Today, we are going to focus on general questions about teaching English Learners (ELs). These are questions we regularly get from teachers. If you would like further information about teaching English Learners, feel free to contact us. We also recommend the book, Explicit Direct Instruction for English Learners by DataWORKS co-founders John Hollingsworth and Dr. Silvia Ybarra.
How can I help English Learners while working with the whole class?
There are three principles that we need to understand to answer this question.
First of all, we can realize that ALL students are really English learners. What do I mean by that? I mean that every student, even a native English speaker, has to learn new English vocabulary. In that sense, all students are learning English. That means, using specific strategies to teach vocabulary to ELs will also help native English speakers improve their vocab.
The second key to teaching ELs within your whole class is that you must consciously modify the language you use during the lesson so ELs can understand it. There is a wide range of Content Access Strategies that teachers can use to achieve more comprehensible delivery of the lesson. These include speaking more slowly, using formal rather than informal language, inserting longer pauses between words, extending vowels, stressing consonants, or emphasizing each syllable.
You can also make sentences easier to understand by breaking long sentences into shorter ones, simplifying sentences by rearranging words or removing dependent clauses, and removing unnecessary information. Explaining context clues can also make content easier to access for EL students.
The third principle to teaching ELs within your whole class is that you need to support your ELs in learning more English every day. The way to support ELs every day – and all other students too – is by emphasizing vocabulary development, and using Language Objectives.
For vocabulary, you should use different strategies depending on whether the word is support, content, or academic vocabulary.
- Support vocab only needs contextualized definitions.
- Content vocab can be explained by defining concepts, attaching a label when they already know the concept but not the word (e.g., inference), providing new meanings for known words that might have more than one meaning (e.g., trunk or crown), and showing how homophones work (e.g., coarse, course; pie, pi).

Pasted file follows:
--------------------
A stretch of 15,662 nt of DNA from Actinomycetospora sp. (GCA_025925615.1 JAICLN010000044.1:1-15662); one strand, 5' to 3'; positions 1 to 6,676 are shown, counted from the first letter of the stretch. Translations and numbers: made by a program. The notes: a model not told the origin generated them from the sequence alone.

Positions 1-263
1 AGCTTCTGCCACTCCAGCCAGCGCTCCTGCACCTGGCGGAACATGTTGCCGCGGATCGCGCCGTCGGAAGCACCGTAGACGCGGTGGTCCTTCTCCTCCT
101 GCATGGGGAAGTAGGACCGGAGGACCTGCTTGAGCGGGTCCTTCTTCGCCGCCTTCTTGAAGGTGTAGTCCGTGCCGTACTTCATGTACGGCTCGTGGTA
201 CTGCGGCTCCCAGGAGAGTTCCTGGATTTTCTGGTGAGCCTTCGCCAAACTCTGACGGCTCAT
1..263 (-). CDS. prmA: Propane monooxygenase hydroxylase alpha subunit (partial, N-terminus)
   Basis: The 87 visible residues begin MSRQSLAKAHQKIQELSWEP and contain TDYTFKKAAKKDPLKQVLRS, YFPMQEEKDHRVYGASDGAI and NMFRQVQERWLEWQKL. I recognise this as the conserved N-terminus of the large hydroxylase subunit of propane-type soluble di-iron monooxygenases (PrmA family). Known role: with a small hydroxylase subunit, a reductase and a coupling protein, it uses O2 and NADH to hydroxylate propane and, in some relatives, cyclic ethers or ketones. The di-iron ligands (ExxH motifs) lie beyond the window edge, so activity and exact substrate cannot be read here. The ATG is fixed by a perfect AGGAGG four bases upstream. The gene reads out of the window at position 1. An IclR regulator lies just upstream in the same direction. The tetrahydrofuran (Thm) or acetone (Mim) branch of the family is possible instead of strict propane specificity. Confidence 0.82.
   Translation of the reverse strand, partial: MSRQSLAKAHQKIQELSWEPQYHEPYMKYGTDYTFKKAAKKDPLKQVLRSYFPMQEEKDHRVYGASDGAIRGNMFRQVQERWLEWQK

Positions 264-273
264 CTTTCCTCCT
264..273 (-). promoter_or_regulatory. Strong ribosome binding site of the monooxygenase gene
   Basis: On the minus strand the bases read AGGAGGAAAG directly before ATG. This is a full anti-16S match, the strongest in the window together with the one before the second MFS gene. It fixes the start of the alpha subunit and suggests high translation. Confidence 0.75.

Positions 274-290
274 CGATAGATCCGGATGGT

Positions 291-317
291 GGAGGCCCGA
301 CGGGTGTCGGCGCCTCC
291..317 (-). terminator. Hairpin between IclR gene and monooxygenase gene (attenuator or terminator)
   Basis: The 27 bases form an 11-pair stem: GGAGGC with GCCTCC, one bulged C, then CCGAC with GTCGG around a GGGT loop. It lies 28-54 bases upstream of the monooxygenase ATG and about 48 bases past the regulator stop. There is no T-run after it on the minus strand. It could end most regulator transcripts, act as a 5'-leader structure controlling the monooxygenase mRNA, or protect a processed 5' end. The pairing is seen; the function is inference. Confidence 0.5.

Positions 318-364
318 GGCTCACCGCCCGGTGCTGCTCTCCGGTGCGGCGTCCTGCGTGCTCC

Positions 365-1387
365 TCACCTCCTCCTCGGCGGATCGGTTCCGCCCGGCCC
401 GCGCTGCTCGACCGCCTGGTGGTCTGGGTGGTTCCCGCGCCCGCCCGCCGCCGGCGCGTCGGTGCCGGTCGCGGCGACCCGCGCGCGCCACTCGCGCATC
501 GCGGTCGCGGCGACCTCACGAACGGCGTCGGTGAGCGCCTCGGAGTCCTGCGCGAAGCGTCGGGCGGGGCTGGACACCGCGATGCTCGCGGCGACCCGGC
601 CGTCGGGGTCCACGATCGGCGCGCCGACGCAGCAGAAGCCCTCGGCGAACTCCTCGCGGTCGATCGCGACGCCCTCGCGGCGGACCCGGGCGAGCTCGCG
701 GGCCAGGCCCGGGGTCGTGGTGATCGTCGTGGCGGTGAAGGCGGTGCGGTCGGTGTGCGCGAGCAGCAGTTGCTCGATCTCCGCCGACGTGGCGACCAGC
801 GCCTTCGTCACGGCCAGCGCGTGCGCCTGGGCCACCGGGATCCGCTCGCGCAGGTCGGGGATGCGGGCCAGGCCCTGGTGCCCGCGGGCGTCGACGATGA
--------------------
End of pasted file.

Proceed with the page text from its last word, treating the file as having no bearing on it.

- Academic vocab can be taught by explaining synonyms, giving definitions, showing the breakdown of the word (e.g., theo-logical), and using more sophisticated words when describing relationships (e.g., similar for the same).
Language Objectives are goals that a teacher keeps in mind, while teaching, to help the EL students do more listening, speaking, reading, and writing. Teachers, or peers, can repeat words so ELs listen to the sounds. Choral reading and Pair-Shares are strategies for getting students to speak more. Tracked reading will help them read and speak. You can also use specific word reading strategies such as phonics and syllabication rules that give them tools for decoding words. For the Writing Language Objective, it’s good to use whiteboards. You can have them write new vocab words or write answers to questions.
Do I have to simplify the instruction for ELs?
It seems natural to try to simplify things for ELs. But the key is to simplify the language not the lesson. In fact, we do a dis-service to ELs if we water down the lesson. DataWORKS has identified five reasons why teaching on grade level is very important to ELs:
- Teaching all students (including ELs) on grade level provides equal opportunity to learn.
- Students (including ELs) cannot learn grade-level content they are not taught.
- Students (including ELs) perform no higher than the assignments they are given. Students taught below grade level perform below grade level.